British ‘art rock’ band Django Django impressed fans and critics alike with their first album back in 2012; their unique blend of psychedelic grooves with wild western influences combined with a style of chanting-singing made them one of the years’ hottest new acts. A collective sigh of relief, then, when the band decided to emulate and expand upon their sound for their sophomore album Born Under Saturn, with a heavier focus on dance beats and surf guitar. The album may not have created a hype storm the way their début did, but this is to be expected when its predecessor was featured on many ‘best albums of 2012’ lists. Born Under Saturn proves that sometimes it’s best to stick with what you know, and as the saying goes: ‘if it aint’ broke…’.

Best tracks: First Light, Reflections, High Moon


7. Marina and the Diamonds – FROOT. Released 16th March.

Releasing one song a month as part of a promotional campaign for an album is a daring move, and it takes a particularly daring artist to think of it. It should come as no suprise then that Marina and the Diamonds decided to do just that, and the campaign remains the most imaginative one of the year. These ‘froots of the month’, along with the subsequent release of the album FROOT, proved that the half-Welsh half-Greek singer-songwriter still has a knack for writing a catchy chorus, though it’s the uniqueness of Marina’s voice that truly sets her apart from the rest. The album doesn’t have the same impact as her previous two, though that’s more of a testament to the exceptionally high standard which she has established and shouldn’t be taken as a criticism. There is no denying that FROOT is a brillaint album, and it thoroughly deserves its place in this prestigious list.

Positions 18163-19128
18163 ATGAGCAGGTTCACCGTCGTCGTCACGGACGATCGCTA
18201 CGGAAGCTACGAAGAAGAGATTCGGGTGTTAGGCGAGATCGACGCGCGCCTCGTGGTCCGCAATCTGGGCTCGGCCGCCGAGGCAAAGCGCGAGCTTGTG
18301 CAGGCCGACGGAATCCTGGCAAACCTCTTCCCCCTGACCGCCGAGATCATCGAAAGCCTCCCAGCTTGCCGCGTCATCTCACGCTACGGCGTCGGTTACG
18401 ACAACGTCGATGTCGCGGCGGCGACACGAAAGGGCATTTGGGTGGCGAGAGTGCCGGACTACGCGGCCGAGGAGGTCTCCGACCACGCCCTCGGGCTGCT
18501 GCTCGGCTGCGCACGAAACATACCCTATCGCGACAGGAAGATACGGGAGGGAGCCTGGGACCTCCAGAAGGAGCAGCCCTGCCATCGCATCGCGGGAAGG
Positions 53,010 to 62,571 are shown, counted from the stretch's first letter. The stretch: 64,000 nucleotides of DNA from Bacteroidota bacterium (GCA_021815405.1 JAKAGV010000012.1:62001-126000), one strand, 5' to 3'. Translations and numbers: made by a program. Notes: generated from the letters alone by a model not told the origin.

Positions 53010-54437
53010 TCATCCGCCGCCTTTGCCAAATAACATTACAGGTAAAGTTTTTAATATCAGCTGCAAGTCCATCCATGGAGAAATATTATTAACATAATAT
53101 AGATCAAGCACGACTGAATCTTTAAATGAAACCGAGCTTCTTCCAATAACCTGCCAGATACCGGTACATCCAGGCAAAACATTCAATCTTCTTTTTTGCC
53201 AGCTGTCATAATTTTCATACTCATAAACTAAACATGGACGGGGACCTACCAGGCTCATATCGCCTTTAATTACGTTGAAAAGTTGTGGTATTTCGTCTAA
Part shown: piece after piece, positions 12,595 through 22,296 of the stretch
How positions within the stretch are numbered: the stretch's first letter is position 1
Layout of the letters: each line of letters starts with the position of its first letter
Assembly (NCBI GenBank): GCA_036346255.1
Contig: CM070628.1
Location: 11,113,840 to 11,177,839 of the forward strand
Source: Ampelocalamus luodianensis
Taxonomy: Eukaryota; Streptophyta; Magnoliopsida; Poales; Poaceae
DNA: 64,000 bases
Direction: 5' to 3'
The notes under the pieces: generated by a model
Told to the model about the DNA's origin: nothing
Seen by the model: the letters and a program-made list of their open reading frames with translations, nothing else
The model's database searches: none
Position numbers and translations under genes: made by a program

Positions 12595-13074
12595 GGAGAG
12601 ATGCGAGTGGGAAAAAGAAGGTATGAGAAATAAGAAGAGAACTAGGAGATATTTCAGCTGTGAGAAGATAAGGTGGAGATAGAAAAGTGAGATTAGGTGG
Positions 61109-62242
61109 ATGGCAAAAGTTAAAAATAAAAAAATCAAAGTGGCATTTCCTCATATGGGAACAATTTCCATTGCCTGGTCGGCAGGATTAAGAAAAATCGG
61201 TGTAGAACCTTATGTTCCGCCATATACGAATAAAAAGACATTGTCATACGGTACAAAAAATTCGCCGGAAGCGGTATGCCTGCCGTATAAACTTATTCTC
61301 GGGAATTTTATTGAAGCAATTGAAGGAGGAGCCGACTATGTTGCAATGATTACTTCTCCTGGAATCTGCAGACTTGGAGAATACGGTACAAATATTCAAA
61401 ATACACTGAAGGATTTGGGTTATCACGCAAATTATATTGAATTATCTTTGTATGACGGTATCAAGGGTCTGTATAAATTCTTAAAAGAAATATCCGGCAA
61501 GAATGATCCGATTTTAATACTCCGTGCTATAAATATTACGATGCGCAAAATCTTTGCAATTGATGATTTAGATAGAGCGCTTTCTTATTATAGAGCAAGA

Best tracks: Froot, Blue, Immortal


6. Jamie XX – In Colour. Released 1st June.

Best known for being the man responsible for indie pop group The XX’s dream-like production, Jamie has made the rather sensible decision to release his début solo album in order to make the wait for their third album more bearable. What makes the album interesting is that despite the lack of instruments and the vocals of Romy and Oliver, it still manages to feel like the spiritual successor to Coexist: the wistful melodies, the raw vocals and the occasional dance-floor banger are all present. In Colour is an album that can be listened to no matter what mood you’re in, and it feels just as comfortable playing in the background whilst you potter on your laptop as it does full blast in your car’s stereo. An amazing album, and one that is sure to keep The XX fans happy until their long awaited third album drops.